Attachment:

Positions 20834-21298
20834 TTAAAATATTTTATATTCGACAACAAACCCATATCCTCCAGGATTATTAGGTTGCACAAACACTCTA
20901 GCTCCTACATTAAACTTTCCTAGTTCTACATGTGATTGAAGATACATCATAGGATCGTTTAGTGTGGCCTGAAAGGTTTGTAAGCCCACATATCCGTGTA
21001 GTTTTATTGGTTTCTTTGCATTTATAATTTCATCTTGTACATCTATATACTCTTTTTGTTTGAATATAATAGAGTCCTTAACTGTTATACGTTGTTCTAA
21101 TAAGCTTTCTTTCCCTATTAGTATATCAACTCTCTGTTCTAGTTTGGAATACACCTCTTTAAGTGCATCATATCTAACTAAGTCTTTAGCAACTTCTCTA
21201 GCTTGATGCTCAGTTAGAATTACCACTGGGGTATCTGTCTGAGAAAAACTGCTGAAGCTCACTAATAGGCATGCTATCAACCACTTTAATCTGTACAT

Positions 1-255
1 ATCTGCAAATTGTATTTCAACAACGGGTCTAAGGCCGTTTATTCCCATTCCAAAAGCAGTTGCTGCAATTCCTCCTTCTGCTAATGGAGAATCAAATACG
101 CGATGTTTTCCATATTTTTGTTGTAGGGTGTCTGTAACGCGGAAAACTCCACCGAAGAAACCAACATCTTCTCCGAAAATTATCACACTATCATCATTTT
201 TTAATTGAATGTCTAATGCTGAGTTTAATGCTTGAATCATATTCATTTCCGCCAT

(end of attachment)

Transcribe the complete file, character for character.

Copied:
Positions 20834-21298
20834 TTAAAATATTTTATATTCGACAACAAACCCATATCCTCCAGGATTATTAGGTTGCACAAACACTCTA
20901 GCTCCTACATTAAACTTTCCTAGTTCTACATGTGATTGAAGATACATCATAGGATCGTTTAGTGTGGCCTGAAAGGTTTGTAAGCCCACATATCCGTGTA
21001 GTTTTATTGGTTTCTTTGCATTTATAATTTCATCTTGTACATCTATATACTCTTTTTGTTTGAATATAATAGAGTCCTTAACTGTTATACGTTGTTCTAA
21101 TAAGCTTTCTTTCCCTATTAGTATATCAACTCTCTGTTCTAGTTTGGAATACACCTCTTTAAGTGCATCATATCTAACTAAGTCTTTAGCAACTTCTCTA
21201 GCTTGATGCTCAGTTAGAATTACCACTGGGGTATCTGTCTGAGAAAAACTGCTGAAGCTCACTAATAGGCATGCTATCAACCACTTTAATCTGTACAT

Positions 1-255
1 ATCTGCAAATTGTATTTCAACAACGGGTCTAAGGCCGTTTATTCCCATTCCAAAAGCAGTTGCTGCAATTCCTCCTTCTGCTAATGGAGAATCAAATACG
101 CGATGTTTTCCATATTTTTGTTGTAGGGTGTCTGTAACGCGGAAAACTCCACCGAAGAAACCAACATCTTCTCCGAAAATTATCACACTATCATCATTTT
201 TTAATTGAATGTCTAATGCTGAGTTTAATGCTTGAATCATATTCATTTCCGCCAT